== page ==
The Sour Grape

Making Sense #7: Introduction to Major Grape Varieties – Part 1

Making Sense (#7 Introduction to Major GRape Varieties - Part 1)(Or… “So they’re the same… except for when they’re not… huh?)

There are a lot of different grape varieties out there and it can be a headache at the best of times trying to sort through what’s what. I can handle different names for different grapes varieties, but when they start giving different names to the same grapes, I start reaching for the bottle… and not to admire its label.

Fortunately, looking at the average supermarket wine section, we can narrow down a number of major grape varieties to a look at, so hopefully this will give you a good grounding for most wines. For this part I’ve decided to look at the grape varieties that tend to travel most around the world.

Due to the nature of this article, ‘making sense’ guide or not, it’s going to have a lot of information in it. I’ve done my best to distil down as much information as possible from sources like Wikipedia but there still no getting around the textbook nature of some of this… so please feel free to skip to the grapes you’re most interested in and leave the rest… or to ignore this entirely!

Before I get on with the article I need to explain something about the nature of red and white grapes:

It may seem obvious that white wine is made from white grapes and red wine from red ones… at least I certainly thought it was, but this isn’t always the case.

Both red and white grapes produce a white juice… the colour and the larger part of what we associate with red wines, come from the skins and stalks of red grapes and not the juice. When making red wine, the skins are left in contact with the juices for an extended length of time, allowing for tannins and other flavour enhancing compounds to add to the wine.

This means that it’s entirely possible to make a white wine with red grapes; it’s also possible to blend white grapes in when making red wines.

The next time you have a bottle of Champagne look at what grapes have used… Unless it’s ‘Blanc de Blanc’ (100% Chardonnay), the chances are that it has around 40% Pinot Noir in it, and it’s not some white variant of the grape being used either, it’s the regular red variety.

On to the grapes then:

 

Syrah Grapes - Copyright https://en.wikipedia.org/wiki/Syrah#/media/File:Shiraz_Grapes.jpg

Syrah Grapes – Copyright Wikipedia

I) Shiraz / Syrah – (SHER-azz / Cer-rah)

I thought I’d start with Shiraz because there are sometimes good reasons why grapes have alternative names, not often, but I think this is one of the exceptions.

Colour of Grape: Black skinned

Grapes Character: Shiraz is a dark skinned grape with a thick skin. It’s this depth of pigment and thickness of skin that leads to the full-bodied nature of Shiraz wines. It’s often used as both a ‘Varietal’ (single grape variety wines) and for blending with other grapes. Shiraz wines are most often described as having aromas and flavours of blackberry, pepper, chocolate and coffee. I often find that with mature cheeses I get all kinds of caramel and vanilla shining though.

Syrah is the name for Shiraz most commonly associated with wines from France. It’s the same grape, but the French style of Syrah, while still full-bodied and powerful, tends to be more elegant and subtle than its new world Shiraz counterparts. Cooler climate Syrah wines tend to allow more room for coffee and pepper to come through along side high levels tannin from those thick skins; while hotter climate Shiraz wines showcase fruit, chocolate, softer tannins and fuller body. On the whole wine makers aiming for the ‘French style’ will label the grape as Syrah and those aiming for the Australian style, Shiraz.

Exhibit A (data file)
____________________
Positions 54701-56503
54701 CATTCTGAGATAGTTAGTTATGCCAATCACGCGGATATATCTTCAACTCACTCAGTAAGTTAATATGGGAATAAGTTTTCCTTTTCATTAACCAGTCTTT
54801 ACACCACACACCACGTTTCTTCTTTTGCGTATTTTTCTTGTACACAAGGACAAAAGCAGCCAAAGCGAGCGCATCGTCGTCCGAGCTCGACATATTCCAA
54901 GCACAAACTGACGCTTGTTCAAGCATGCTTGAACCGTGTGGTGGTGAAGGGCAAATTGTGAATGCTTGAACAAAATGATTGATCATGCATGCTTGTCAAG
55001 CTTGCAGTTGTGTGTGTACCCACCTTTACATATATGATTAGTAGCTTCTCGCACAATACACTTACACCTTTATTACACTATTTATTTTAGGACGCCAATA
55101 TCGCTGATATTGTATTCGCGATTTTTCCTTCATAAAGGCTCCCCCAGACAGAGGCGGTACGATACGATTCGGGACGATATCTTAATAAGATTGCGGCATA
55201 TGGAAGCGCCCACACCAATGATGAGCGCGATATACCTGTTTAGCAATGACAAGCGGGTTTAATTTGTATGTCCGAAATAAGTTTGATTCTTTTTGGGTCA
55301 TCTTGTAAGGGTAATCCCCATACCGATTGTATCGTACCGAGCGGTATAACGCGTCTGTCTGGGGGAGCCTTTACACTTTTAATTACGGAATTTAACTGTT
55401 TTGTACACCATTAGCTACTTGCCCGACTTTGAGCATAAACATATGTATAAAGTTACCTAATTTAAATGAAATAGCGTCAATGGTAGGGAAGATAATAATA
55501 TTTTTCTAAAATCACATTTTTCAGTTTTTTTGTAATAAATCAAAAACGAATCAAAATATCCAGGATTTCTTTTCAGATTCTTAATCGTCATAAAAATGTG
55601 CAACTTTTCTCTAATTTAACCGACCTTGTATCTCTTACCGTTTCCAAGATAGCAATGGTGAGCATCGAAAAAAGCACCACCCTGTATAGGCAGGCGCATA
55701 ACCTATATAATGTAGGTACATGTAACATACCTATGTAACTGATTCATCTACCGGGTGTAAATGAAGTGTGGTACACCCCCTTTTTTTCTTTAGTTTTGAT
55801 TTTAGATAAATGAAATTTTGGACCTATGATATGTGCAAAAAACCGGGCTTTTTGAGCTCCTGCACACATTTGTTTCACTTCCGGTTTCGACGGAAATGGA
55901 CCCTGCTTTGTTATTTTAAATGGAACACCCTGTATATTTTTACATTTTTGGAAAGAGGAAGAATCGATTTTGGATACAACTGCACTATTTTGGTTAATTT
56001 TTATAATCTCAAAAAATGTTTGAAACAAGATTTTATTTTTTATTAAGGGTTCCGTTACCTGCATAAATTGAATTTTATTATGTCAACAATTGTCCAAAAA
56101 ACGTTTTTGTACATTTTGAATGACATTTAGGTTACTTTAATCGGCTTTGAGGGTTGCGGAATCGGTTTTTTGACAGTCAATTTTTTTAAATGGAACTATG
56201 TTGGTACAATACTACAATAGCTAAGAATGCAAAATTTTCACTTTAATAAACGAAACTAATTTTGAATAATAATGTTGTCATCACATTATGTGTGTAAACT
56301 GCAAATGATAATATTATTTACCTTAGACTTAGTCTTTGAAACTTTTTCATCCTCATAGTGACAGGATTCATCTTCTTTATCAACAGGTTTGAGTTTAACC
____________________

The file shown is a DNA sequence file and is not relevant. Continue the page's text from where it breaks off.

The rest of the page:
The differences can be so distinct that people who find they’re unable to drink Shiraz wines, due to their heavy heady nature, tend not to have an issue with Syrah’s.

Also Know as: Hermitage; Antourenein Noir; Candive; Entournerein; Hignin Noir and Marsanne Noir.

Common Blends: with Cabernet Sauvignon, with Grenache & Mourvedre (known as GSM in Australia), with Viognier (a white grape!).

Classic Countries & Regions: France (Northern & Southern Rhone & Languedoc-Roussillon); Australia (Barossa/Hunter Valleys & McLaren Vale)

 

Chardonnay Grapes  -  Copyright Wikipedia

Chardonnay Grapes – Copyright Wikipedia

II) Chardonnay – (CHAR-donn-ay)

Chardonnay has been saddled with a bad repetition, one way or another, but regardless of this many of the worlds finest wines are Chardonnays. Champagne is either wholly or largely Chardonnay; White Burgundy and Chablis etc. are Chardonnay… and that’s just some France’s most revered wines. I think its high time we re-establish Chardonnay as one the greatest of the white grape varieties.

Colour of Grape: Green skinned, turns golden closer to harvest.

The Grapes Character: Chardonnay is often described being a very neutral grape and allows for a lot of outside influences to effect it’s characteristics. This may sound bad but in truth allows the grape to be versatile. It allows the wine maker to shape and control the style of wine they’re after more than with other grape varieties. It has a way of reflecting the terrain it’s grown in and responds well to ageing in oak.

For example: in cooler climates, left un-oaked, the grape is able to produce light, crispy high acidity wines that show citrus, apple and mineral characteristics. If oak is used then the richness increases to a full-bodied style and creamy, buttery, caramel and nutty characteristics come out on top in the wine.